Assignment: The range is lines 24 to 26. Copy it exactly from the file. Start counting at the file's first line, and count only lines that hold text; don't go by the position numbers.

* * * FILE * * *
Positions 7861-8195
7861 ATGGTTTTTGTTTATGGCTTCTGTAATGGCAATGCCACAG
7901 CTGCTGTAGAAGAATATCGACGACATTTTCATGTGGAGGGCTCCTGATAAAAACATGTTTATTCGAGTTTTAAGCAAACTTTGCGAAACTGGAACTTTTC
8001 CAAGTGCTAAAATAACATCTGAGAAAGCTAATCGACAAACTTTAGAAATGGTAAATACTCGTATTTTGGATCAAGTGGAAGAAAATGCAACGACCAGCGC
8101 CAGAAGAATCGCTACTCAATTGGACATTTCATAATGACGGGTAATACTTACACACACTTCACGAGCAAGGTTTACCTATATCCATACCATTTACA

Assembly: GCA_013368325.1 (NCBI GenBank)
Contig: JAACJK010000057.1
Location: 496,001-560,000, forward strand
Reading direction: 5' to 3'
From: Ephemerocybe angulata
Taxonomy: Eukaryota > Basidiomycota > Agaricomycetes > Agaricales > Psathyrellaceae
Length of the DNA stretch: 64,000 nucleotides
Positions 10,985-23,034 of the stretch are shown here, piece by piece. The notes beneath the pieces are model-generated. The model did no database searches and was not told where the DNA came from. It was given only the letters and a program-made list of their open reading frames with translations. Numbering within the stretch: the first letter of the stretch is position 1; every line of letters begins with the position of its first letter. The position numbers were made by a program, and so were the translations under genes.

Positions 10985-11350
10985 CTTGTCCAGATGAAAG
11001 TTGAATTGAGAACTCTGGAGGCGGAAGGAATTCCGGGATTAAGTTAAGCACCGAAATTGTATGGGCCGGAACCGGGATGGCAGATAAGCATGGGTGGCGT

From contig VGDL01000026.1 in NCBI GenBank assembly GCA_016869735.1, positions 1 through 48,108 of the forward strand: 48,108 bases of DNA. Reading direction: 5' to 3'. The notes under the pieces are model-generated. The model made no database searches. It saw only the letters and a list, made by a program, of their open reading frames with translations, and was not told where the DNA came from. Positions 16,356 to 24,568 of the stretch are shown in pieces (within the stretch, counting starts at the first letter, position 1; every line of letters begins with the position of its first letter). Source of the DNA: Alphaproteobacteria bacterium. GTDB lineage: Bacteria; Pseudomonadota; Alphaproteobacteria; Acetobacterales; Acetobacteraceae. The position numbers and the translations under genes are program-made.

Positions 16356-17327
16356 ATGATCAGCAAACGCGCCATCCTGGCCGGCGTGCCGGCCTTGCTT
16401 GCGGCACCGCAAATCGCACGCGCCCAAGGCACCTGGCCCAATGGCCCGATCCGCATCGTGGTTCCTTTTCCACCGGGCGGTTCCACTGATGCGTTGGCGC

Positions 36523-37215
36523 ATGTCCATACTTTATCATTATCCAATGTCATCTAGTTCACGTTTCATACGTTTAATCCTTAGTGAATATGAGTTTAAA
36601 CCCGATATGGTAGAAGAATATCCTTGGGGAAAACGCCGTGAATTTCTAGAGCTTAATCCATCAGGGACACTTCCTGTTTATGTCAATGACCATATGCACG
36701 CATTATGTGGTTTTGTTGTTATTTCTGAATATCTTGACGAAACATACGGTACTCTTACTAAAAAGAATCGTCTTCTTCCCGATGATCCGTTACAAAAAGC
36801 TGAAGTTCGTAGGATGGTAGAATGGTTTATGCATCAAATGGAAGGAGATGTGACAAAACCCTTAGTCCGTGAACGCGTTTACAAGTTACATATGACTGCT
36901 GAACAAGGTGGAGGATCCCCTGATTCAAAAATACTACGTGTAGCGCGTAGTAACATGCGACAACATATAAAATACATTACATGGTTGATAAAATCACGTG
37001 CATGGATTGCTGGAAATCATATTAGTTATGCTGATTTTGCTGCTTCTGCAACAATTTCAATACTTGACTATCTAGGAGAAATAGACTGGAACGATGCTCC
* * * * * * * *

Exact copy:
36701 CATTATGTGGTTTTGTTGTTATTTCTGAATATCTTGACGAAACATACGGTACTCTTACTAAAAAGAATCGTCTTCTTCCCGATGATCCGTTACAAAAAGC
36801 TGAAGTTCGTAGGATGGTAGAATGGTTTATGCATCAAATGGAAGGAGATGTGACAAAACCCTTAGTCCGTGAACGCGTTTACAAGTTACATATGACTGCT
36901 GAACAAGGTGGAGGATCCCCTGATTCAAAAATACTACGTGTAGCGCGTAGTAACATGCGACAACATATAAAATACATTACATGGTTGATAAAATCACGTG